U.S. District Judge Sim Lake will decide a separate bank fraud case in which Lay is accused of using $75 million in loans to buy stock on margin, but he will not announce his decision until jurors in the larger case return their verdicts. Lay repaid the loans, but prosecutors contend he broke the law by reneging on a promise to not buy margin stock.
Banker James Shelton explained the law protects banks from having margin calls left unpaid when stock values decline. Banker Robert Hanisse took the stand and Lay's administrative assistant Sally Ballard testified. Ballard discussed how she implemented Lay's instructions concerning his personal financial matters, and confirmed that a signature machine was used on many of the documents submitted into evidence.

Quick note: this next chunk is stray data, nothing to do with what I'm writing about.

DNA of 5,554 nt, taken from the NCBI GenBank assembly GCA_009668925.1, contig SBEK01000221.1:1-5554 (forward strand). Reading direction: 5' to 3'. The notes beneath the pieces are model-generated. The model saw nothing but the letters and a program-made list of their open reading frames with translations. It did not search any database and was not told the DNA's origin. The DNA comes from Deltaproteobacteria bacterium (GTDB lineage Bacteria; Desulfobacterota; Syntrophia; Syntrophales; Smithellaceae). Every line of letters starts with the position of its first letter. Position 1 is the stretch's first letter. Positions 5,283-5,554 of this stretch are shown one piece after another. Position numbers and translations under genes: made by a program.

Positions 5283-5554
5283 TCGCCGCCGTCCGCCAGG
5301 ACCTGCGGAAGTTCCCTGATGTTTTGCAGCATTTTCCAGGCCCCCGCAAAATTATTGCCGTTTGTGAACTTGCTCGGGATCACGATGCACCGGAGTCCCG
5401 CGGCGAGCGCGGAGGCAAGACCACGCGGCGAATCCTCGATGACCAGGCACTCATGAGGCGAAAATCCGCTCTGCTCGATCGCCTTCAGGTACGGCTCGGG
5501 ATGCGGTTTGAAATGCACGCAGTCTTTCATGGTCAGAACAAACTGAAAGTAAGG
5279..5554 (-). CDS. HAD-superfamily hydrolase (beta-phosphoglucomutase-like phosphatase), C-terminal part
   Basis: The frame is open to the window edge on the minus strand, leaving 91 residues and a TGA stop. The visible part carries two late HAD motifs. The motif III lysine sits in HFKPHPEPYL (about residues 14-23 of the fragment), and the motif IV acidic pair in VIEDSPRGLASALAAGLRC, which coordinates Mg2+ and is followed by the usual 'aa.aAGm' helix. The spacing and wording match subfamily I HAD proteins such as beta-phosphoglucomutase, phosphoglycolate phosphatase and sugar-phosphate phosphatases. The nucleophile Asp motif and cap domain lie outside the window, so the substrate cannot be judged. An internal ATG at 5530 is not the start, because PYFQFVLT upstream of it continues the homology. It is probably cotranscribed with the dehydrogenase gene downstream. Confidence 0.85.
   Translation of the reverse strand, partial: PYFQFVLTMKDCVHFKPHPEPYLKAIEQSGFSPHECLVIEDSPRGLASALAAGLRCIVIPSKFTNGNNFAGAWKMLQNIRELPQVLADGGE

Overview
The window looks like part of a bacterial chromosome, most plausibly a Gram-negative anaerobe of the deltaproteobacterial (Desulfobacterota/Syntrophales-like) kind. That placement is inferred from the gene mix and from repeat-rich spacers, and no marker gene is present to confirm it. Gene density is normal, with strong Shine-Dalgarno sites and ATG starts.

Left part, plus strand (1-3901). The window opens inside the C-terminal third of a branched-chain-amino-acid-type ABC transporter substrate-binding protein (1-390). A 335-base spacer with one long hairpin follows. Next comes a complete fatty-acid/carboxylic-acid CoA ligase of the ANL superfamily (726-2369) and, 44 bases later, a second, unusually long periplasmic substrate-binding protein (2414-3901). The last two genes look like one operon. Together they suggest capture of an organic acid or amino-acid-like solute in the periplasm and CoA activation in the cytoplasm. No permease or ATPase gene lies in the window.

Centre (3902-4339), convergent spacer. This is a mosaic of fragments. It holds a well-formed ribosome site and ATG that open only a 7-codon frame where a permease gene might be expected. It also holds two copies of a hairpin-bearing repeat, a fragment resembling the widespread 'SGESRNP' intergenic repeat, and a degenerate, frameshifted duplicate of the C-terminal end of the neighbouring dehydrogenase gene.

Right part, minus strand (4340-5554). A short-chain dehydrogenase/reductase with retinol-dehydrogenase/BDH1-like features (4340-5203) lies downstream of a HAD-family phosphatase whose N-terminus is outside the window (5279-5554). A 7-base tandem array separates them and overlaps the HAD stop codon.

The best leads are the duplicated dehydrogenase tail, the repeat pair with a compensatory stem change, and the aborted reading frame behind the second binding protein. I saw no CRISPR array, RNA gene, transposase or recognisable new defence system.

Meanwhile, a jury is considering six counts of fraud and conspiracy against Lay and 28 counts of fraud, conspiracy, insider trading and lying to auditors against Jeff Skilling. The jury is not deliberating on Fridays.
Lay expects to take the stand in the bank case, as he did in the fraud and conspiracy trial.Judge Lake plans to issue his verdict in the banking case, which is expected to last several days, only after jurors in the larger case return their verdicts.
Ed Mayberry, Houston Public Radio News.